You shall not make to you any graven image, or any likeness of any thing that is in heaven above, or that is in the earth beneath…
Some go so far as to say that it forbad the Jew to make any carved work at all. Certainly, judging by national results, it would almost seem as if Israel had so understood it. The Jews are a people famous for many things, for intellectual and administrative ability, and for a marvellous power of sustaining themselves in the midst of the most difficult circumstances. But whilst there have been Jewish warriors and poets, statesmen and financiers, musicians and singers of world-wide reputation, where are their artists and architects? The very temple of Solomon was a Phoenician structure. You may count easily a half-dozen distinguished musical Jewish composers — Mozart, Beethoven, Meyerbeer, Mendelssohn, and Rossini — but where is the distinguished Jewish sculptor or painter? Still, whilst all this is very suggestive as to the formative influence of the commandment, it seems most reasonable to decide that the sentence, "Thou shalt not make," is qualified by the sentence, "Thou shalt not bow down nor worship." The Jews were really only forbidden to make carved images as symbols of Deity, as objects of adoration.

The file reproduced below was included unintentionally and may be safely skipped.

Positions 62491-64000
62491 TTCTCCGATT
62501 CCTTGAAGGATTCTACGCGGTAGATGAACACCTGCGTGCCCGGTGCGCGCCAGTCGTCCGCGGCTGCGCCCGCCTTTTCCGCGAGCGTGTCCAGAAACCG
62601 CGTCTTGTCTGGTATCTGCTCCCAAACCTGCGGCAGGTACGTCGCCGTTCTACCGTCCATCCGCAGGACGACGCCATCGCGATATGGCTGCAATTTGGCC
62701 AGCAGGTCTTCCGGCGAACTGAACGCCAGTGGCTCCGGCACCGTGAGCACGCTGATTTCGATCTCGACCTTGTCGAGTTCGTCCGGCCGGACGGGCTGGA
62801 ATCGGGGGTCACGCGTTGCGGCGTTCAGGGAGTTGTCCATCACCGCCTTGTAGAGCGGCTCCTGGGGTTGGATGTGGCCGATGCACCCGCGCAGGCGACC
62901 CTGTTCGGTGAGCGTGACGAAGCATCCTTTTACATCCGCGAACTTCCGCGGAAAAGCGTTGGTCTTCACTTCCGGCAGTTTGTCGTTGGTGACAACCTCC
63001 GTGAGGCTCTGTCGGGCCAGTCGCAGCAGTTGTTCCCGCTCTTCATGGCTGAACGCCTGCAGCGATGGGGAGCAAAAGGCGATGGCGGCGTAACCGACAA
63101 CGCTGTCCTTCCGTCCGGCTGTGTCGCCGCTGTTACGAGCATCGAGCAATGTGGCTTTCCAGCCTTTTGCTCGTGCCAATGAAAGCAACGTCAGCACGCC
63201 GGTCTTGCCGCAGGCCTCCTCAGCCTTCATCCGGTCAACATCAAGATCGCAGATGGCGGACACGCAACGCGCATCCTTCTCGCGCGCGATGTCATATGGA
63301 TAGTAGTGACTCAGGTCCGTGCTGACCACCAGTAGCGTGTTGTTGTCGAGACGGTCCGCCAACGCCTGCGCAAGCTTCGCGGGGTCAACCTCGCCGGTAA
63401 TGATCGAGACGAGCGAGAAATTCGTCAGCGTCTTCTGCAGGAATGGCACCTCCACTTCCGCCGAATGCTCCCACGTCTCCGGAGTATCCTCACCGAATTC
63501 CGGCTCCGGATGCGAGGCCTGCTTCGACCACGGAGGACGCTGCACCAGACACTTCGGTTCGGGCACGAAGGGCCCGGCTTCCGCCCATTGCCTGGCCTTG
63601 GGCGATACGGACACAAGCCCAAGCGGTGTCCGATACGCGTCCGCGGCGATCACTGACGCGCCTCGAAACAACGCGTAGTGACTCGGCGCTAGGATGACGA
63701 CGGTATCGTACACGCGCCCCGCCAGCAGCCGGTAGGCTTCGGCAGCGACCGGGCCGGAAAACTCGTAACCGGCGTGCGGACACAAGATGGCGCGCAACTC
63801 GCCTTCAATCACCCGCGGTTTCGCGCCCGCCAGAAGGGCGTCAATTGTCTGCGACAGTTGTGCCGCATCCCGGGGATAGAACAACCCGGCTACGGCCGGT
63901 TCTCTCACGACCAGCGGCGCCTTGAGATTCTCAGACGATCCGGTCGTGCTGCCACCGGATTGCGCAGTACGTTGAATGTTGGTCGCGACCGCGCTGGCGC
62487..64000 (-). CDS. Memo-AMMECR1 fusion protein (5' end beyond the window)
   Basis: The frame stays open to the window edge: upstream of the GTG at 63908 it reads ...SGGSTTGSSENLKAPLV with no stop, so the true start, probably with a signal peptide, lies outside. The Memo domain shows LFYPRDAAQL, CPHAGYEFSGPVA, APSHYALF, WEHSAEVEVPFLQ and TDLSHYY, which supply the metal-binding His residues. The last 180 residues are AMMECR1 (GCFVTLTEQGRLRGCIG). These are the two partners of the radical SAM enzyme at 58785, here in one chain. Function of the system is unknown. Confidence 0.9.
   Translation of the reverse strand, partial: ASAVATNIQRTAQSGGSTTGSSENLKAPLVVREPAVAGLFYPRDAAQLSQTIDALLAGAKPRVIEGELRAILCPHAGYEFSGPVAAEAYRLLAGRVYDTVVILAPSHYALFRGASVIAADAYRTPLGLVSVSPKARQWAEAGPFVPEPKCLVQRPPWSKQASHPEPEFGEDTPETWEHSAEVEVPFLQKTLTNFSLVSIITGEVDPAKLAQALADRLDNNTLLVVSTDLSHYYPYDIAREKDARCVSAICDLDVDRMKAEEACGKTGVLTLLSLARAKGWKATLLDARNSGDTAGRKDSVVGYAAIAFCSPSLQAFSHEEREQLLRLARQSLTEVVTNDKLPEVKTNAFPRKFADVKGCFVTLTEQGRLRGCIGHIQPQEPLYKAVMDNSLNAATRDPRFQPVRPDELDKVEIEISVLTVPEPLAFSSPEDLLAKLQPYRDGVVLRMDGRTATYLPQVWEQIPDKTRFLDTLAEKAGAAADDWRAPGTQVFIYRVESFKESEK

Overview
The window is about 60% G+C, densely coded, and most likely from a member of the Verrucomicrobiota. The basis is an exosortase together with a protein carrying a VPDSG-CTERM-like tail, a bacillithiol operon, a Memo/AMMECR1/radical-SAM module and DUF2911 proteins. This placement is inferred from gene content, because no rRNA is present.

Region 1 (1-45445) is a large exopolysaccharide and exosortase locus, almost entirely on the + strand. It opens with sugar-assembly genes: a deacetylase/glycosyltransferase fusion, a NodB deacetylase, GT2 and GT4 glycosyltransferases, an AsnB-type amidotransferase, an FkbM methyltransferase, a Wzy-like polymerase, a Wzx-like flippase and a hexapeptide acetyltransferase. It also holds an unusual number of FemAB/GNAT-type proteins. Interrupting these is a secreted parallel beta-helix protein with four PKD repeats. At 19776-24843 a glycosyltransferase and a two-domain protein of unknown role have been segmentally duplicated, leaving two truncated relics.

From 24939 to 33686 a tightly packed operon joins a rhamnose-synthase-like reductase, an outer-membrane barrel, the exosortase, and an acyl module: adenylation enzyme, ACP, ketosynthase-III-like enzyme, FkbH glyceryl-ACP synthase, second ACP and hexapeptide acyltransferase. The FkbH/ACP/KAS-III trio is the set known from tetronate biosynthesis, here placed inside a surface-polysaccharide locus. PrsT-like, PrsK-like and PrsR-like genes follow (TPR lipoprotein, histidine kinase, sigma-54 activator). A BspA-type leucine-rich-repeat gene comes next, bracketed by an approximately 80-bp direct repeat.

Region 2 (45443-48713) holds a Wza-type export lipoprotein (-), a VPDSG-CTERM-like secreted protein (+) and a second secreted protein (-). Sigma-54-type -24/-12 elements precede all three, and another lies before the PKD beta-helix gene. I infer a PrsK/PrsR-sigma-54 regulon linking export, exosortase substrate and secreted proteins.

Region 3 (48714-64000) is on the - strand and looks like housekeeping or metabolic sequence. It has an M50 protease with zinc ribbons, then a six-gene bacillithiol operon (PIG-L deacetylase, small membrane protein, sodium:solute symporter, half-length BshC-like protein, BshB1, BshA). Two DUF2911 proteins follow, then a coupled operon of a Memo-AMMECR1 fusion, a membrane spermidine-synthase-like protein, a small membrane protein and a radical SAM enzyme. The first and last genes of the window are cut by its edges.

(W. Senior, B. A.)
Parallel VersesKJV: Thou shalt not make unto thee any graven image, or any likeness of any thing that is in heaven above, or that is in the earth beneath, or that is in the water under the earth: